Shooting hours also are extended to one-half hour before sunrise to one-half hour after sunset. Hunters will still need to carry a valid hunting license, Kansas HIP stamp, State Waterfowl Stamp and Federal Waterfowl Stamp in order to hunt. Canada geese, white-fronted geese and ducks all will be out of season as of Monday and can’t be legally taken during this time. Squirrel season also ends this month in Kansas, on Feb. 28.
The extended season takes advantage of the spring migration, during which time the light geese will travel back north through the Mississippi Flyway to Canada after spending the winter in the southern part of the United States, especially Louisiana and Mississippi. On their trip back, they often take on some cinnamon-like coloring on their plumage, especially on their head, from gathering food in mud that contains iron oxides.
Loess Bluffs National Wildlife Refuge — located in Mound City, Mo., near the Kansas, Nebraska and Missouri border — said the area has seen several thousand snow geese coming and going in the area, but none are settling down as the wetlands are still covered in ice. These geese are mostly residential, as the spring migration is still a few weeks away for this part of the country. Jeffrey Energy Center near St. Marys, Kan., reported fewer than 5,000 snow geese as of Feb. 13, with part of the lake remaining frozen and numbers fluctuating drastically depending on hunting pressure and time of day.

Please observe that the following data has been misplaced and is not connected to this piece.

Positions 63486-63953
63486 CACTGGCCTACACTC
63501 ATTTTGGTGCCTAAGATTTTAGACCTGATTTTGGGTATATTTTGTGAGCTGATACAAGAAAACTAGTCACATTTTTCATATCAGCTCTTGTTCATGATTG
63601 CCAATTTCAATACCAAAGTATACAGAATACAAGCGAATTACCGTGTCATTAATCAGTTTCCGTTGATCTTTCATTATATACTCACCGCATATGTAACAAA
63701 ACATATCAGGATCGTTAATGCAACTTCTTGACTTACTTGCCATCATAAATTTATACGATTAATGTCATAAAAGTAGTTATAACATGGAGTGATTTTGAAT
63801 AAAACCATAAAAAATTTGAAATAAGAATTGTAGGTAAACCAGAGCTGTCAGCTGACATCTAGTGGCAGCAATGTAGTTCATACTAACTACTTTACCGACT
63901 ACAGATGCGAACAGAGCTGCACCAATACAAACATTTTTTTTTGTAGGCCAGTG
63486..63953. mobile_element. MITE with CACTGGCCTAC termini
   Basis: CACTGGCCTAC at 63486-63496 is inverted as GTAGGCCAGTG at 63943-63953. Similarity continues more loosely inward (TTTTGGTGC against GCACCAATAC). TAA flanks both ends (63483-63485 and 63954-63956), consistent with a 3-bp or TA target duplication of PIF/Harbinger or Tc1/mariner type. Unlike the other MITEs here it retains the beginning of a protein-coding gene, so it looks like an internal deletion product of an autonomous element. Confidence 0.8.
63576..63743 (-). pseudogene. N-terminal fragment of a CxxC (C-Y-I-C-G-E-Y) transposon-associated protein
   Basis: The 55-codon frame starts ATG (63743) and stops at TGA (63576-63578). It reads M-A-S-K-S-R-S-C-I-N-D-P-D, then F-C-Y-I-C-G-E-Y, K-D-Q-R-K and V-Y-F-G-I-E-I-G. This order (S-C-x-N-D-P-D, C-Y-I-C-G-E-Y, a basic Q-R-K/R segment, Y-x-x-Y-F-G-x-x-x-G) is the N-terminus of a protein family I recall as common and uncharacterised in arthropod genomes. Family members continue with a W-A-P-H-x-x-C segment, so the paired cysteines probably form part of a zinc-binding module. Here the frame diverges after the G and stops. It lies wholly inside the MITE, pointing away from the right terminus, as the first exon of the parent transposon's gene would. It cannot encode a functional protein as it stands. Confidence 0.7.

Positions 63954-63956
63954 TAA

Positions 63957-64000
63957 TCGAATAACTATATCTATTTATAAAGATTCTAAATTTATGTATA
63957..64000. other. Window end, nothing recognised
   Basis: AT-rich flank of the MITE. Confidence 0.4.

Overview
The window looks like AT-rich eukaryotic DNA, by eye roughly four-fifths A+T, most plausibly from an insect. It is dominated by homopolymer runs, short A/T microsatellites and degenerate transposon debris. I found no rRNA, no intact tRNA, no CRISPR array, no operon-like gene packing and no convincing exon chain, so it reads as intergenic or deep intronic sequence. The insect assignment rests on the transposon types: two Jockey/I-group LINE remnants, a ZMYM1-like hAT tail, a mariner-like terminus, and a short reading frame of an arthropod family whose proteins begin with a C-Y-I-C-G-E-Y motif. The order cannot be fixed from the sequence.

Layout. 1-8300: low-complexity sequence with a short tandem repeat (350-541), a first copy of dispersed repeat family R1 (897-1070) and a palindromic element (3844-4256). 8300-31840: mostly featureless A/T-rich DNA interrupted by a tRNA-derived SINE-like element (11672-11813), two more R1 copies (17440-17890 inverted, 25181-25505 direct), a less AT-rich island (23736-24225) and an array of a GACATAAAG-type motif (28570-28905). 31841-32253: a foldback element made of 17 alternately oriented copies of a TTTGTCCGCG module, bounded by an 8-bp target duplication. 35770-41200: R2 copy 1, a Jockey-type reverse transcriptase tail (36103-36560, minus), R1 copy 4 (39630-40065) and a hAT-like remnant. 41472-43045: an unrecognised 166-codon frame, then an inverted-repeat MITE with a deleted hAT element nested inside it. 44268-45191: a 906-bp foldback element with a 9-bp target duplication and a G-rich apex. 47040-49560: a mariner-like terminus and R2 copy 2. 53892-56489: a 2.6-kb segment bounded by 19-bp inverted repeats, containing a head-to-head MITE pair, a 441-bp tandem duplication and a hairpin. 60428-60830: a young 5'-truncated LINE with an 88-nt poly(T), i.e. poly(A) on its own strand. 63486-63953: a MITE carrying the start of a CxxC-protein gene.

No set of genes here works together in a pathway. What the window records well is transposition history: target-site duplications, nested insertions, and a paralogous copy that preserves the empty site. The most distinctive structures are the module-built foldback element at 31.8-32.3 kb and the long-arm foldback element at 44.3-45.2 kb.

On the northwest side of the state, Norton Wildlife Area reported 300,000 birds as of Jan. 29, and Webster noted up to 100,000 snow geese at times last week, as well. In northcentral Kansas, Glen Elder Wildlife Area, located about two hours west of Manhattan, reported 220,000 light geese as of Feb. 8. These geese are flying on the Central Flyway, which goes down into Texas and parts of Mexico, which accounts for the difference in timing of the migration. Kansas is split basically in half by these two waterfowl flyways.
There are two additional flyways, the Pacific Flyway and the Atlantic Flyway. Geese traveling on the Pacific Flyway fly from southern California all the way north through Alaska and into Russia for nesting — a 3,100-mile migration route, according to the Nebraska Game and Parks Commission — while Atlantic Flyway geese will nest in Greenland and part of the arctic. Geese on the Central Flyway nest in the Victoria Islands and along the Hudson Bay, where Mississippi Flyway geese also settle down.